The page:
Sunday, January 27, 2013

Hole in a Field, Chap 20

A little while ago I wrote a short story for the L. Ron Hubbard "Writers of the Future Contest".  I did not win, and I know why, my story is really more horror than Science Fiction or Fantasy.  But I decided that I will post each chapter here on my blog.  There are 37 very short chapters, for a total of 15,000 words, about a fifth of a modern novel.  Here is the start.

Chapter 20:
Maxwell stood in the booth brandishing his bat like a sword, staring at the clown with all the menace he could muster from deep within his terrified frame.  “Where did he go?”

“No where in particular.”  The clown let it slip out with a half-wheeze at the end, like he was waiting to deliver a punch line.

“What did you do with Clair?”

“Nothing,” He smirked, and gleamed, and beamed. The clown was a-twitter.  "Really… I don't know what you're talking about."

“Why are you doing this?”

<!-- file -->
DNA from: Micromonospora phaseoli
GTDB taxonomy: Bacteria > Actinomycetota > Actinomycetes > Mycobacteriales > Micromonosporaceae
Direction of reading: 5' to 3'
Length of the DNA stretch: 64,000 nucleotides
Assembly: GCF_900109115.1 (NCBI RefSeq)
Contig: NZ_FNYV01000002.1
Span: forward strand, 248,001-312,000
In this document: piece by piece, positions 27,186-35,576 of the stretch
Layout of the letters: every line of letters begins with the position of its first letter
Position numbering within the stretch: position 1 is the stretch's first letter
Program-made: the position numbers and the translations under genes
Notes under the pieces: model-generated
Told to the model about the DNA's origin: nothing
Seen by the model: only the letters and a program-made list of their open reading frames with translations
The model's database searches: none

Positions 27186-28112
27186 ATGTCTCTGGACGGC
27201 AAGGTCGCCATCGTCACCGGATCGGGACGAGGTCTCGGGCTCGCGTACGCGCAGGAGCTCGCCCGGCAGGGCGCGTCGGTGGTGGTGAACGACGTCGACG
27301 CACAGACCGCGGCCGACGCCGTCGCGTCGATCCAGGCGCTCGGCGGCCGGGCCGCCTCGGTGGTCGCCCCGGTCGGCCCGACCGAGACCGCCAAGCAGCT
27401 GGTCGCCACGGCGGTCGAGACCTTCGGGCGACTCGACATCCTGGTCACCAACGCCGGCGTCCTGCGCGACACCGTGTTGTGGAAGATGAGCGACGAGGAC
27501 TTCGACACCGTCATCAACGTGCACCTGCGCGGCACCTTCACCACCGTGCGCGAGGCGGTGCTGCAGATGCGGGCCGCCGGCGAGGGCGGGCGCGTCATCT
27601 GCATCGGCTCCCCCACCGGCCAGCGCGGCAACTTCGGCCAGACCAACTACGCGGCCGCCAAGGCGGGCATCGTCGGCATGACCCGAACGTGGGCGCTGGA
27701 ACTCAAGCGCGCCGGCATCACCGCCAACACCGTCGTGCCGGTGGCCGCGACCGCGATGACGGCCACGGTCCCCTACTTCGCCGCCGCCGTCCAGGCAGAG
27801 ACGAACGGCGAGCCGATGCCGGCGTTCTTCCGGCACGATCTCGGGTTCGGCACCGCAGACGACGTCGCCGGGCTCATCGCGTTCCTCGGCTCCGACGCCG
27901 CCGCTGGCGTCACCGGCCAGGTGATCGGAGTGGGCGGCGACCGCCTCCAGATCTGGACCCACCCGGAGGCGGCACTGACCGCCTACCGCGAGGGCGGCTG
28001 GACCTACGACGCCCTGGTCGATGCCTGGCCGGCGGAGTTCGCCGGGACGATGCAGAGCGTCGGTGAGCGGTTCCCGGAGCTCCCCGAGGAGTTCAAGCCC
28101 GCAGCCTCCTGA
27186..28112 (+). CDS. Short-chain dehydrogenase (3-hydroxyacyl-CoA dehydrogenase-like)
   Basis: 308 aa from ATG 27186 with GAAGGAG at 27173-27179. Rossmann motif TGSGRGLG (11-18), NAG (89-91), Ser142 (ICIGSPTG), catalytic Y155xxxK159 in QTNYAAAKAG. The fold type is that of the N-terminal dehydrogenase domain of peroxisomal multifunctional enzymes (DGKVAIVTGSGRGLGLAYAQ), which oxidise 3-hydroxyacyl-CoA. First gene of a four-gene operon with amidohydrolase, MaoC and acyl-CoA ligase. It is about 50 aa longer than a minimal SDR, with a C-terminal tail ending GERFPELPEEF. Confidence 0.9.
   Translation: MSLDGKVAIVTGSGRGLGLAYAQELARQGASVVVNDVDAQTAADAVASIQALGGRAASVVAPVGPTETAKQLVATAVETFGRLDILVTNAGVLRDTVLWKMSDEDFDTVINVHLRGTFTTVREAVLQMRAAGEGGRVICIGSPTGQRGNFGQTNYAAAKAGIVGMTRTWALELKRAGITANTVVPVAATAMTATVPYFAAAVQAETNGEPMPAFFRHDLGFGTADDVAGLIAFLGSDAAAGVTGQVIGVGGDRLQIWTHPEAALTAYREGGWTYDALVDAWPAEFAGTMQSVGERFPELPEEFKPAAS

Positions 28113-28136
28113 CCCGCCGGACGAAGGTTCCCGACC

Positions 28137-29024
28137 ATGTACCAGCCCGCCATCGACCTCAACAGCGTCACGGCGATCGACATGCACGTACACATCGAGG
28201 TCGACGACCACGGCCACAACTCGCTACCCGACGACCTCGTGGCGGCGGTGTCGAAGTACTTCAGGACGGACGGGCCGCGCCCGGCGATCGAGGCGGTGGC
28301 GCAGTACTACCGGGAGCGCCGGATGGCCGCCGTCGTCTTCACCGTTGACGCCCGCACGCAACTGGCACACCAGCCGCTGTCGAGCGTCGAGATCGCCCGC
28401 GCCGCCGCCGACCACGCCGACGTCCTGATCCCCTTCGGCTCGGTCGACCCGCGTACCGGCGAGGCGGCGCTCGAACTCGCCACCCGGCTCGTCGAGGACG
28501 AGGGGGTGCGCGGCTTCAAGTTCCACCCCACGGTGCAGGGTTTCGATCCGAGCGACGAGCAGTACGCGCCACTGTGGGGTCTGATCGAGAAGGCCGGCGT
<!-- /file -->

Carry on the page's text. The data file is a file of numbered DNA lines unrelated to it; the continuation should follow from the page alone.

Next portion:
“No reason.”  The clown shook with silent laughter.

“Do you believe in God?”

The clown stopped his laughter, “What?”

Maxwell then cracked the clown across the jaw with the bat.  With a sickening thud, crunch, oh-I-bet-that-hurt noise, its jaw twisted and snapped in numerous places as blood flew from its mouth.  The clown dropped motionless and dead at Maxwell’s feet. The blood from its mouth splattered across the previously muted black and white booth and did nothing to change the décor. It bled black.

“Well, now it isn't a matter of belief anymore.”  Maxwell then lifted his bat again and smacked it down across the face of the clown until it was mangled and pulped.

Maxwell picked up the kits.  “Hope you guys are still alive.”  Maxwell pried at the trap door until it finally sprung loose, revealing a solid stone floor. It was clearly evident that in spite of the clown’s lifeless form sitting several feet from him, there was a significant amount of unexplainable supernatural goings-on in what he had just witnessed.  He was somehow unable to wrap his head around it regardless of how prepared he thought he had been. This was outside of his reach, and now he was alone.

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